SocietyMade possible by

The Spinoff reviews New Zealand #45: Mi goreng potato chips

We review the entire country and culture of New Zealand, one thing at a time. Today, Madeleine Chapman’s life is changed by Mi goreng potato chips.

Before you start reading please think back to your strongest and fondest Mi goreng memory. If you don’t have one, get one. If you don’t want one, leave.

In 2009 I ate a packet of Mi Goreng instant noodles for lunch every day for a full school term. There was a classroom above the basketball gym at St Mary’s College in Wellington with a sink and boiling water dispenser. Every day a group of us would head down to the classroom to prepare our noodles. A couple of girls had those fancy glass dishes to make theirs in but most of us just used ice cream containers that unsurprisingly crinkled and became misshapen with the heat of the steam once you put the lid on. Yes, this means I almost definitely ingested unhealthy amounts of melted plastic on top of the unhealthy amounts of instant noodles. But it was either that or risk ruining one of Mum’s Tupperware containers. And if I ruined a Tupperware container, I wouldn’t be here today.

Needless to say, Mi goreng noodles hold a special place in my heart. Everyone has their own way of making Mi goreng. Mine is the correct way but I accept that everyone has their own unique style.

My own original recipe is blue packet Mi goreng and BBQ flavoured Doritos in the whitest bun you can find.  It’s like the chicken salad sandwich at The Fed except not at all and therefore way better.

But now something has come into my life and spiced it up more than when I used to put two chilli sauce packets on my noodles because one of my friends was weak and couldn’t handle any.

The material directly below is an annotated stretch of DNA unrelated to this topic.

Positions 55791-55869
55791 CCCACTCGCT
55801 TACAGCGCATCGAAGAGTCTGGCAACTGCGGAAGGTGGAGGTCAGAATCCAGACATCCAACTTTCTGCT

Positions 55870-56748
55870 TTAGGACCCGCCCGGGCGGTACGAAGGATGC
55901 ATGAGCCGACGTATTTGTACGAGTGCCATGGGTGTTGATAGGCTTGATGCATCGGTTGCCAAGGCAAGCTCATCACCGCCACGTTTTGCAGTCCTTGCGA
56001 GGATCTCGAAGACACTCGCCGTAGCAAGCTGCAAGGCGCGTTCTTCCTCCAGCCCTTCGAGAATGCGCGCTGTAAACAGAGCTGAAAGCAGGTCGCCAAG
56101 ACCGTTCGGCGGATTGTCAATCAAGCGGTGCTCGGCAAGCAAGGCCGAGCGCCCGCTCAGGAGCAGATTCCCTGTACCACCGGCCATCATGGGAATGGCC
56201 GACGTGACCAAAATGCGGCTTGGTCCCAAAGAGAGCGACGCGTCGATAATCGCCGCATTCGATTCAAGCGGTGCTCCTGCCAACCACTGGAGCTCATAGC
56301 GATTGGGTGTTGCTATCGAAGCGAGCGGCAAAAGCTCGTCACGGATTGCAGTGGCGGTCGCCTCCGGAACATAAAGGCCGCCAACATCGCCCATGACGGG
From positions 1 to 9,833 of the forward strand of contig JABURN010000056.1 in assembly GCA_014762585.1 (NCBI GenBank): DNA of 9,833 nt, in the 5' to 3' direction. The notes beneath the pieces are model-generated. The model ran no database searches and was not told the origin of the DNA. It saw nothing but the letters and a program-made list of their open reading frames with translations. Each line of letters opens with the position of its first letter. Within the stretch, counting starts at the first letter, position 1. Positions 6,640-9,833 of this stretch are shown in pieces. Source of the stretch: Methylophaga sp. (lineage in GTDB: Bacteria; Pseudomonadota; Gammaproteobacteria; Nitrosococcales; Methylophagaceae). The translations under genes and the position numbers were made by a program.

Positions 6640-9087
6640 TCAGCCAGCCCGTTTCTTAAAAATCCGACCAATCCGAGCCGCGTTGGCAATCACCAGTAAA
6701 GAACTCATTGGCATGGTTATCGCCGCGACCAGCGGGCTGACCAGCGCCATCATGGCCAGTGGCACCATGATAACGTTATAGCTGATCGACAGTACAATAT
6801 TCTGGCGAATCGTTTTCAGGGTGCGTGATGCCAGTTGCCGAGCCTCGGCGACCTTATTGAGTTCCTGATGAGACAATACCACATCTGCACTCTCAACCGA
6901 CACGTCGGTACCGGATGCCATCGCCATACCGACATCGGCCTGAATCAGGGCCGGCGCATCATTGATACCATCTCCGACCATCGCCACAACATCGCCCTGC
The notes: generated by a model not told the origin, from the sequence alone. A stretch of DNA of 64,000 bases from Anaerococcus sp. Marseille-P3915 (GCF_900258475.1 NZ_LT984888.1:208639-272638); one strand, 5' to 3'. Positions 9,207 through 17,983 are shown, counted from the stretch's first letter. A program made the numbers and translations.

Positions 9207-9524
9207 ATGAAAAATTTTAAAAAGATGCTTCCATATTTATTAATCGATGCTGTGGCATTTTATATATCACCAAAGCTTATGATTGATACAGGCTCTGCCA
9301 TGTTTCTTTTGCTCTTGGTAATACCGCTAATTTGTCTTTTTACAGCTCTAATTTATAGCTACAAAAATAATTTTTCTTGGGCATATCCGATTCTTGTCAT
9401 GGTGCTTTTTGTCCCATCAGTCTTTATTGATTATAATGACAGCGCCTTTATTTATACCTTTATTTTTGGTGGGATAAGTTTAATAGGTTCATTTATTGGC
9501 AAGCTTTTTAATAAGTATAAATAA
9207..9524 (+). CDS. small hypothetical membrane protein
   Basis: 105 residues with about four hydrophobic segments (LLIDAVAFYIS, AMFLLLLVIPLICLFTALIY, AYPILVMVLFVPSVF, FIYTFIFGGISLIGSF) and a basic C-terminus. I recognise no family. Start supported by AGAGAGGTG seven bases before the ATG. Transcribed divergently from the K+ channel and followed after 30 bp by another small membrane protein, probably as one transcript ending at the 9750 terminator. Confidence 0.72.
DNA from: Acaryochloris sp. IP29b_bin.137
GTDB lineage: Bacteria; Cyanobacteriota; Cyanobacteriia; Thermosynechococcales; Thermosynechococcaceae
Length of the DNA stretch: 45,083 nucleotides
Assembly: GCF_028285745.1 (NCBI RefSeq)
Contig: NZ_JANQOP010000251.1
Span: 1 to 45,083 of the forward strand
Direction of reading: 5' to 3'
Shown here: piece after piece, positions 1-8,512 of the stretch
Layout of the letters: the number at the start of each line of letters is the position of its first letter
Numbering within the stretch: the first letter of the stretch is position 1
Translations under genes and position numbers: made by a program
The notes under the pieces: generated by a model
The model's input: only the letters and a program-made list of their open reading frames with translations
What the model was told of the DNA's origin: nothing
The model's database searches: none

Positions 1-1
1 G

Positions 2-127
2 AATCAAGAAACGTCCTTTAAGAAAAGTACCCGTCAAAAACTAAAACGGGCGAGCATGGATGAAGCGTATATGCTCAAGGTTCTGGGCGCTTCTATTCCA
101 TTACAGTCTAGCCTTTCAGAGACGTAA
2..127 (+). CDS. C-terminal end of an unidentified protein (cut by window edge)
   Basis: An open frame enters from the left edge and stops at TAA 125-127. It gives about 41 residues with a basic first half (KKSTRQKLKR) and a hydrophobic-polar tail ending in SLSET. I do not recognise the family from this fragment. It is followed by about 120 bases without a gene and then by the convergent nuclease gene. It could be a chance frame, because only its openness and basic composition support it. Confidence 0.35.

It’s Mi Goreng flavoured potato chips.

Call me a powder sachet because I am thoroughly shook. I was tipped off by my workmate and fellow instant noodle consumer, Henry Oliver, that Mi goreng chips were available at Lim Supermarket in Mt Albert. Being a naturally blasé person, I ‘forgot’ to get off the train at my stop and by some coincidence found myself in Mt Albert, right by Lim Supermarket. Would’ve been rude not to check it out.

I went in empty handed and emerged half an hour later with a basket full of Japanese chocolate snacks and three packets of Chitato, the Mi goreng potato chips. How long have they been in the same city as me without us ever meeting? Are there more flavours? How do I know they won’t disappear on me? I stressed over these existential questions before coming to the entirely original conclusion that it’s better to have loved and lost then to never have loved at all.

As for the taste? Look, they taste like red packet Mi goreng noodles. Which means they shouldn’t be anything to shout about and yet when I offered them around the office today, literally everyone’s reaction was to shout about them. Because while the flavour itself isn’t groundbreaking, the nostalgia it induces is intoxicating. Mi goreng chips are the Stranger Things of food, transporting you back to a time when you were younger, poorer, and more accepting of carbs.

Mi goreng is a state of mind and Mi goreng chips get you there without the need to eat a whole meal and feel bloated afterwards. It’s everything good about Mi Goreng (the taste, the feeling of youth) without the one bad thing (the fact that Mi goreng noodles are very bad for you so please don’t eat them every day like I did).

Verdict: The closest a uni student could ever get to gourmet cuisine.

Good or bad: Neither, it’s Mi Goreng.

Madeleine Chapman


The Society section is sponsored by AUT. As a contemporary university we’re focused on providing exceptional learning experiences, developing impactful research and forging strong industry partnerships. Start your university journey with us today.

The Spinoff Longform Fund is dedicated to facilitating investigative journalism. Our focus is on supporting in-depth reporting on important New Zealand stories. Your donation will help us sustain this most resource-intensive form of journalism, ensuring that the most complex and important stories still get told.